Should I give an arm and a leg to the VCs?

Bringing VCs on board can be an emotional (and sometimes traumatic) experience. It always seems that you’re giving a lot for what seems little in return: cash. Using simple maths may prove a powerful tool to set some context before taking the dreadful decision of accepting foreigners’ money. In this case, we can rely on the notion of discount rate to shed some light to the debate.

 Let’s first take the theoritical case of a startup doing a seed round of €500k on Year 1, a first round of €2M on Year 2, a second round of €6M on Year 3, a mezzanine round of €2M on Year 4 and a brilliant exit of €30M on Year 5. If VCs use a discount rate of 50% to define the shares they want with a target exit of €30M, they’ll dilute you from 100% ownership to 91.5% after seed-round, 71% after first round, 39% after second round (ouch!) and leaving you 35.1% ownership of the company after mezzanine round (where we keeped a 50% rate for the sake of simplicity). So you’ll end up with €10.5M in Year 5.

Not bad! But wouldn’t have you been better not taking VCs’ money and maybe take 10 years to exit with 100% of the final €30M? This is where using discount rate can bring some rationale to the decision. Let’s forget all the details of the different rounds that were there just to set the stage for: am I better owning 35% of the exit value in Year 5 or owning the entire exit value in Year 10? This is where it all depends on your own discount rate. If your own way to assume the discount you apply on years between 5 and 10 is below 23.3%, then you should go all on your own and shoot for the big prize; just be prepared for a long, long trip. If it is above 23.3%, then settle for the “quick” route and pocket the %35.1 percent faster (still 5 years).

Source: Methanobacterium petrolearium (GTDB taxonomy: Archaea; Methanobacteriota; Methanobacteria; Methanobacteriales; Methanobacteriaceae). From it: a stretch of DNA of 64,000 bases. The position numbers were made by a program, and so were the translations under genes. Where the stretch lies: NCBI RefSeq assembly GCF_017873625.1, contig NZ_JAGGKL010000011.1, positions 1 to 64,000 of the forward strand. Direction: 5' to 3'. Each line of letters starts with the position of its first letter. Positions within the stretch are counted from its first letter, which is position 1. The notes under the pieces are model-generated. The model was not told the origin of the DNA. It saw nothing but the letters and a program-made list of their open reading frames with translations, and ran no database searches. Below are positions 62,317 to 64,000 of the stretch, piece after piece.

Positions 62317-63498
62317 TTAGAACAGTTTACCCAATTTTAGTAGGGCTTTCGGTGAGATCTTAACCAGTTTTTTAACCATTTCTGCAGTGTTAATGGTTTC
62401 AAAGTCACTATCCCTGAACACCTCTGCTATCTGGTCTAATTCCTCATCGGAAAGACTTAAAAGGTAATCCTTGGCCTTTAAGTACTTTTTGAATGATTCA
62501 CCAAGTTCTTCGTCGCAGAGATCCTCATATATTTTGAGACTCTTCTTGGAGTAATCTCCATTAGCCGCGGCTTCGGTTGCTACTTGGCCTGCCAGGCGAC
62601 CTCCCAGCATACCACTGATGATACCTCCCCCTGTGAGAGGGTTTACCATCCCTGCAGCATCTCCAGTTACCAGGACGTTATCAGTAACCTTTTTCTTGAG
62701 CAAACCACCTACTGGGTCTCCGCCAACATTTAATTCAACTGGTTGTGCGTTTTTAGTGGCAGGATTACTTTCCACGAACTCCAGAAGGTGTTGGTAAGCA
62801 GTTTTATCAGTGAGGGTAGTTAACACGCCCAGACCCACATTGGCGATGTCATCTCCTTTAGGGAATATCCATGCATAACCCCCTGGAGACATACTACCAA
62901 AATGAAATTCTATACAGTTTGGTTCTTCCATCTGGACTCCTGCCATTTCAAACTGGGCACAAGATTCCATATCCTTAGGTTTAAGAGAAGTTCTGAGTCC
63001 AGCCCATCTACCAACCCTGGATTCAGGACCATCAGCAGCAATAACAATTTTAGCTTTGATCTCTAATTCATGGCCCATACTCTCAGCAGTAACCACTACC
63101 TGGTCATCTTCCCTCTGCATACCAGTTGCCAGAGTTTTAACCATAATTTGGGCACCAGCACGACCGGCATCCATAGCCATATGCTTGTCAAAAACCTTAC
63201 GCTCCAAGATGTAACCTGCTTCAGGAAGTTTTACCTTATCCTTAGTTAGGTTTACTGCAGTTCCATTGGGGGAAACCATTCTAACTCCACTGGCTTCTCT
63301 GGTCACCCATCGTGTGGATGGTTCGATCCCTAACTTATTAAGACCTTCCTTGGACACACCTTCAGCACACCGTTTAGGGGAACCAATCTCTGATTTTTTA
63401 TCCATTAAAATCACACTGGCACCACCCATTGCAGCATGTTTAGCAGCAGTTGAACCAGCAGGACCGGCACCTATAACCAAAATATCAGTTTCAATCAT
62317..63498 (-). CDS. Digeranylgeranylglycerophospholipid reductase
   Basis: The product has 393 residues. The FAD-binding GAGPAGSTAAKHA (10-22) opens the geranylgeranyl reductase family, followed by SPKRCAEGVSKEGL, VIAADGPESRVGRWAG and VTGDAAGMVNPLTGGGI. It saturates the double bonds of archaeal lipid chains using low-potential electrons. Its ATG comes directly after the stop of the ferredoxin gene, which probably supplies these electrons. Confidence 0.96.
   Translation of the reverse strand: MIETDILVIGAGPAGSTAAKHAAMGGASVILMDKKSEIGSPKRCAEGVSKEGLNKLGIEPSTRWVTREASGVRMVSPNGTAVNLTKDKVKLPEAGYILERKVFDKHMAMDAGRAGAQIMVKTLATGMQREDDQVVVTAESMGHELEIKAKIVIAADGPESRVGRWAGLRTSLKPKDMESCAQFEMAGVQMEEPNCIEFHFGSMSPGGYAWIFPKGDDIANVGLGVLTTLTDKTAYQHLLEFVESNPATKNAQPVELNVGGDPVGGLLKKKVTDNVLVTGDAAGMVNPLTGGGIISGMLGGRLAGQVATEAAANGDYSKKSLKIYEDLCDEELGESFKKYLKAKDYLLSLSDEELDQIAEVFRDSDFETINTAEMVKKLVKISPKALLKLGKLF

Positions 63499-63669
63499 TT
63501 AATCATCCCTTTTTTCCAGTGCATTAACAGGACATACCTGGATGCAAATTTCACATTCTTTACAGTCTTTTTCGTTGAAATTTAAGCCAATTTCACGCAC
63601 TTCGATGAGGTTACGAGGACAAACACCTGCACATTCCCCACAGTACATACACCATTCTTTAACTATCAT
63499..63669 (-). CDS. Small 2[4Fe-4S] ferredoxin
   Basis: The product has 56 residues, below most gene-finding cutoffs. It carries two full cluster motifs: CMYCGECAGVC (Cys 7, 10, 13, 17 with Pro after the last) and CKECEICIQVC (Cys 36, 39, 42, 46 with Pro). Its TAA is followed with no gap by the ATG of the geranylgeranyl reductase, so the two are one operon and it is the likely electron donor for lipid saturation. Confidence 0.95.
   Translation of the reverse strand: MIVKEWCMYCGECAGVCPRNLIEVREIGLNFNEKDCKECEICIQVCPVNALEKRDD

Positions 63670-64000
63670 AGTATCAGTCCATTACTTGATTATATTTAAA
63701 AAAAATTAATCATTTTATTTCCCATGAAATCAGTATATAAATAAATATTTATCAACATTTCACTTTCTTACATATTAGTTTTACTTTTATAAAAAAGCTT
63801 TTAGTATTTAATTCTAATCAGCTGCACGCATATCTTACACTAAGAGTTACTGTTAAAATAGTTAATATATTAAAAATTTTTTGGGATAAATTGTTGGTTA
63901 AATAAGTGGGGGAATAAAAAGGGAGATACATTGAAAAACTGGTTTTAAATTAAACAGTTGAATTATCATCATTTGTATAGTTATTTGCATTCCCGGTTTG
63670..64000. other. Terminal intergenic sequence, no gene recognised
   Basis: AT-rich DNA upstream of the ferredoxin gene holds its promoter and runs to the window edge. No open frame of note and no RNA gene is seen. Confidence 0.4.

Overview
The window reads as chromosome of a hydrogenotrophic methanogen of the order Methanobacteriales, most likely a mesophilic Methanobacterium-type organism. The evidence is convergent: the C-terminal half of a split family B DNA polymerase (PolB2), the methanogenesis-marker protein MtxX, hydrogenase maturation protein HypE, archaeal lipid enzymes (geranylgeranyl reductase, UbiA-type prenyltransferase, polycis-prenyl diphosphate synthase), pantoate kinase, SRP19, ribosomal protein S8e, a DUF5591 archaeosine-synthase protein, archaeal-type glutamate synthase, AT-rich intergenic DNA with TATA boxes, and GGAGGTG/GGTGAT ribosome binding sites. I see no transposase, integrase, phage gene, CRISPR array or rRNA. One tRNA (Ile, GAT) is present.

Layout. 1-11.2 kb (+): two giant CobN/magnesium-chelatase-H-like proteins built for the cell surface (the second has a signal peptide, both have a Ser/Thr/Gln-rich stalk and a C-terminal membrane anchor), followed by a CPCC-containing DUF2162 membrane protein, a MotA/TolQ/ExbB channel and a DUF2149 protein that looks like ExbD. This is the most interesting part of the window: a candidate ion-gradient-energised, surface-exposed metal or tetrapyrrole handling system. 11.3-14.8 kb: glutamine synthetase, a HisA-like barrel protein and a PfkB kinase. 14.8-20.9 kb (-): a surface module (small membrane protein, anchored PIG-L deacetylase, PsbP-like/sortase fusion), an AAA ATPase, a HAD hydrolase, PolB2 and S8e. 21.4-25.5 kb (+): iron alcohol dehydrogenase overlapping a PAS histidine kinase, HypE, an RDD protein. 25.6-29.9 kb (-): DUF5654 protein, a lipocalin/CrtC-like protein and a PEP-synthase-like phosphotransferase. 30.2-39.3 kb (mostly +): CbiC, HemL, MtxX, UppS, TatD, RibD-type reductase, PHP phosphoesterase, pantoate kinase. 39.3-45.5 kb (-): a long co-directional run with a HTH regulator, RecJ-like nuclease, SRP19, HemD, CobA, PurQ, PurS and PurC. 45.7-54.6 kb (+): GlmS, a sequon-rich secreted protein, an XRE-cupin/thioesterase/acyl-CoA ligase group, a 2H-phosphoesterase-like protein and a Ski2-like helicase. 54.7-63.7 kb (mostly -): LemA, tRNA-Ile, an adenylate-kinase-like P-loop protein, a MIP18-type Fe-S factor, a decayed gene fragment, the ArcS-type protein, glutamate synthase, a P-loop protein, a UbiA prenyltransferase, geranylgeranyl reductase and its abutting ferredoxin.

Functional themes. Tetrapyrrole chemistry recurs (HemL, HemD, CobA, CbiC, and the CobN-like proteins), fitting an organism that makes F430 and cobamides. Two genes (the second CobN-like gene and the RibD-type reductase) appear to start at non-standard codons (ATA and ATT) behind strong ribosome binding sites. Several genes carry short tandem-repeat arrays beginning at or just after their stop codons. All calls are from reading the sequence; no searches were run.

When we compare this 23.3% with the 50% of the VCs, it could seem obvious that the decision should be: pocket the money on Year 5 and then,..become a VC. In fact, the 50% holds only for specific projects: The successful ones. VCs invest in a portfolio of projects and as the old saying goes: Out of 10 invesment, 5 go down the drain, 2 become zombies (projects with no exits), 2 give back less than what was disbursed and only 1 is a superstar offering the famous 50% or above. All in all, a fund is very happy if it can provide an Internal Rate of Return (IRR) above 12%. So you could assume that you’re finally better off keeping your investment in your own startup and make it blossom at a rate superior to 23.3%. But remember that your investment is tied to one “single” project, and that the risk is exactly what is making the transition from a discount rate to an IRR.

In fact, from an option point of view, it is always very positive to get cash out sooner than latter. What the little example illustrated was just that faster exits are actually made possible by the cash that the VCs bring in: this provides the acceleration needed to reach more rapidly the way out.

So when taking the decision, remember the paradox: Giving an arm and a leg can help me run faster.